The intergenerational transmission of family dissolution – and how it varies by social class origin and birth cohort

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This research investigates whether the social class of divorced parents has any bearing on the likelihood of their children also getting divorced.

Specifically it seeks to establish whether having more advantaged parents makes divorcing less likely thereby weakening the intergenerational transmission of divorce. It finds it does not.

The researchers analyse 38,000 life histories from three birth cohorts in the United Kingdom and show that the probability of divorce amounts to 16% among the children of intact families, but to 29% among those of non-intact families.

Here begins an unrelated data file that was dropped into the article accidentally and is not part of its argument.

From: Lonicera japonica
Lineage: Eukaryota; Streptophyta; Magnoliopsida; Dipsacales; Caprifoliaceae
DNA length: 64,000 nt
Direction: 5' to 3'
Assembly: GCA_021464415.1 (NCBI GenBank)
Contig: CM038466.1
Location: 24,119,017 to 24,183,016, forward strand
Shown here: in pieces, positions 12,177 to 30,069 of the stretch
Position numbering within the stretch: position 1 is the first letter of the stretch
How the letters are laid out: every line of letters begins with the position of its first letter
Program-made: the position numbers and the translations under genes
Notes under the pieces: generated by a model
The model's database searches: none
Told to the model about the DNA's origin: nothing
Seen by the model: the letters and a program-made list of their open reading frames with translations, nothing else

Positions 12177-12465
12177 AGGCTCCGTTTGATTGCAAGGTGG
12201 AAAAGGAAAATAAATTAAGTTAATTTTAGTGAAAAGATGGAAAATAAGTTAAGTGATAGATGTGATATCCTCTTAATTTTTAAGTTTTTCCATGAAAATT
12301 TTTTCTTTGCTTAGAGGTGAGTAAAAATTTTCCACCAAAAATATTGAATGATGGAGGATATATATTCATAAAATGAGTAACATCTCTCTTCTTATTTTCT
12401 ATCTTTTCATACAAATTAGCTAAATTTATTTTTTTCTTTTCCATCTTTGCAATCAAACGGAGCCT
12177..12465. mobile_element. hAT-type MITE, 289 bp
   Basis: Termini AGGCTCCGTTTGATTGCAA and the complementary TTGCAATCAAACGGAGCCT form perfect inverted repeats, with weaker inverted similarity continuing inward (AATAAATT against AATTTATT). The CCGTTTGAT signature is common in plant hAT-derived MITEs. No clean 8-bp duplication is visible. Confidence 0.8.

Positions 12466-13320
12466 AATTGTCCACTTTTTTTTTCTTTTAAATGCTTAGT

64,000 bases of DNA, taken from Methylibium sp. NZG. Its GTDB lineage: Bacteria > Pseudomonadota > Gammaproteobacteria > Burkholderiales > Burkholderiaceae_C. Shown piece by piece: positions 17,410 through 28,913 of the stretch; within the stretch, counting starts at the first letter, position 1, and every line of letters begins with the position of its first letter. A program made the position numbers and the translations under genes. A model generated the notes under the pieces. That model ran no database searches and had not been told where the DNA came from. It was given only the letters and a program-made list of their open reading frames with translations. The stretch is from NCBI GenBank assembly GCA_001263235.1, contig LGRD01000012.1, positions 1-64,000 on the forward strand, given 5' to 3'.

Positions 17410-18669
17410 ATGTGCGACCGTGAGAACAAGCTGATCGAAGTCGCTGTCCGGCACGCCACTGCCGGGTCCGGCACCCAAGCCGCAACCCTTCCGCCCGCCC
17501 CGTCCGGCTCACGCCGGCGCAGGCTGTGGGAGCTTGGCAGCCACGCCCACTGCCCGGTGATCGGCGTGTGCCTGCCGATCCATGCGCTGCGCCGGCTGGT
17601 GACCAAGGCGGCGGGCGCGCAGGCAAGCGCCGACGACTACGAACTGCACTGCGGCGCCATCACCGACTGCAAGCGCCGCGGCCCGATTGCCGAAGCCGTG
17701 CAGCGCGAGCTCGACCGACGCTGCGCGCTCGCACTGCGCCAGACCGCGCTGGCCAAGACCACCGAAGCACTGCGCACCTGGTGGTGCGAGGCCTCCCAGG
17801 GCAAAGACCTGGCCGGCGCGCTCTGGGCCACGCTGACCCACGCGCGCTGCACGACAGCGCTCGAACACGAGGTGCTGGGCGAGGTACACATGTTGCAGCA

It also showed that across the cohorts, the effect of parents’ social class on their children’s probability of getting divorced reversed. Children of working-class parents in the earliest cohort  (1925-45) were less likely to divorce than their middle-class counterparts, whereas among Baby Boomers (1946-64) and Generation X (1965-79) they were much more likely to do so.

The researchers say the analysis demonstrates the powerful influence of having divorced parents has on the likelihood of children themselves divorcing  but provides no evidence for a compensatory class effect.